NEW YORK ( TheStreet) -- The S&P 500 Index set another record close amid speculation the Federal Reserve will stick with its equity-bolstering stimulus program in lieu of tepid economic data releases. Solid growth from China and strong domestic corporate earnings added to the view that stocks can extend the year's record gains.
The S&P 500 rose 0.7% to 1744.48, pushing the 2013 advance to 22%, its best performance to start a year since 1997. The Dow Jones Industrial Average gained a modest 0.18% to 15,399.26 while the Nasdaq surged 1.3% to 3914.28 as Google (GOOG) reported earnings that beat estimates catapulting the stock to more than $1,000 per share, the first technology stock to rise to a four-figure price.
For the 5-day trading week, the S&P rose 2.4%, its best week since the 5-day period ending July 12. The Dow added 1.1% and the Nasdaq increased 3.2% this week.
"Today and yesterday it's as if the budget [debt ceiling] was just a bad dream," John Manley, chief equity strategist at Wells Fargo who helps manage $222.1 billion in total assets, said in a phone interview. "The Fed's not going to taper right away, the market valuation at around 14.5 times is not overvalued and earnings are better than expected, even if not great."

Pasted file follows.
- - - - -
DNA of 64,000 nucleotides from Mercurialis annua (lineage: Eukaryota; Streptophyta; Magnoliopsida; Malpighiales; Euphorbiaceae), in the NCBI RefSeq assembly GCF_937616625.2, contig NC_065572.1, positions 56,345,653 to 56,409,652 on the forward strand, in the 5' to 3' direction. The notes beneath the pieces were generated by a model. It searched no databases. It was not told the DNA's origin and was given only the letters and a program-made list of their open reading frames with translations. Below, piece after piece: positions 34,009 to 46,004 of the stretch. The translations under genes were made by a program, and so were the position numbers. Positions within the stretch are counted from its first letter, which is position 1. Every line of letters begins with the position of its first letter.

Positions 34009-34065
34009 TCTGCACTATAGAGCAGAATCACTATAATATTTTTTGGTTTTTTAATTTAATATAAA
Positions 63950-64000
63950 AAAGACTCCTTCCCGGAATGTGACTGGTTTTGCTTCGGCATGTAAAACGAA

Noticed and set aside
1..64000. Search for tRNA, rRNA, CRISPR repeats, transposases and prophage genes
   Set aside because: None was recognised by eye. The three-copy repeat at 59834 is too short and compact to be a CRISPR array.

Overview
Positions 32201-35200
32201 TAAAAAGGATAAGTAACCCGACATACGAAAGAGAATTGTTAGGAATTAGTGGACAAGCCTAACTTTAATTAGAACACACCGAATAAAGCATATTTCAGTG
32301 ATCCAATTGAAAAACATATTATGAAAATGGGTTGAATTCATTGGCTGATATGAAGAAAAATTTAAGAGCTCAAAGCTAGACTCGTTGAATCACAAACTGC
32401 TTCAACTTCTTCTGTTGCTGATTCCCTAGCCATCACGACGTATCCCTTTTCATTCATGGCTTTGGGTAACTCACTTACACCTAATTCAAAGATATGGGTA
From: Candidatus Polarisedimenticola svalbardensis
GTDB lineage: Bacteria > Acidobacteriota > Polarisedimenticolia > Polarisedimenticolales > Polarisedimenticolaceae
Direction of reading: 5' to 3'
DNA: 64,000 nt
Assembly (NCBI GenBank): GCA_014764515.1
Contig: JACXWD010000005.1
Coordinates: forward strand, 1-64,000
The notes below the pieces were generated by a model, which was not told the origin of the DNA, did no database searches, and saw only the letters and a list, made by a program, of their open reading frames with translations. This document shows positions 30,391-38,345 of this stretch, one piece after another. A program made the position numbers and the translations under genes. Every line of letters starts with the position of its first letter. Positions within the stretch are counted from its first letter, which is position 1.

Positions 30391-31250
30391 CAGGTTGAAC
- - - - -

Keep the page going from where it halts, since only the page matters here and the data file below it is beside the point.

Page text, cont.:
China's third-quarter gross domestic product rose to 7.8% in line with expectations, showing acceleration for the first time in three quarters, and helping to fuel gains in Asian equity markets.
While the U.S. debt ceiling has only been delayed until January, investors voiced confidence that ongoing monetary stimulus rather than politics would drive market sentiment. Chicago Fed President Charles Evans said Thursday that the central bank shouldn't start reducing the pace of bond buying due to disruption to economic data during the government shutdown. Dallas Fed President Richard Fisher added that political dysfunction in Washington supports the case for not tapering in the near term.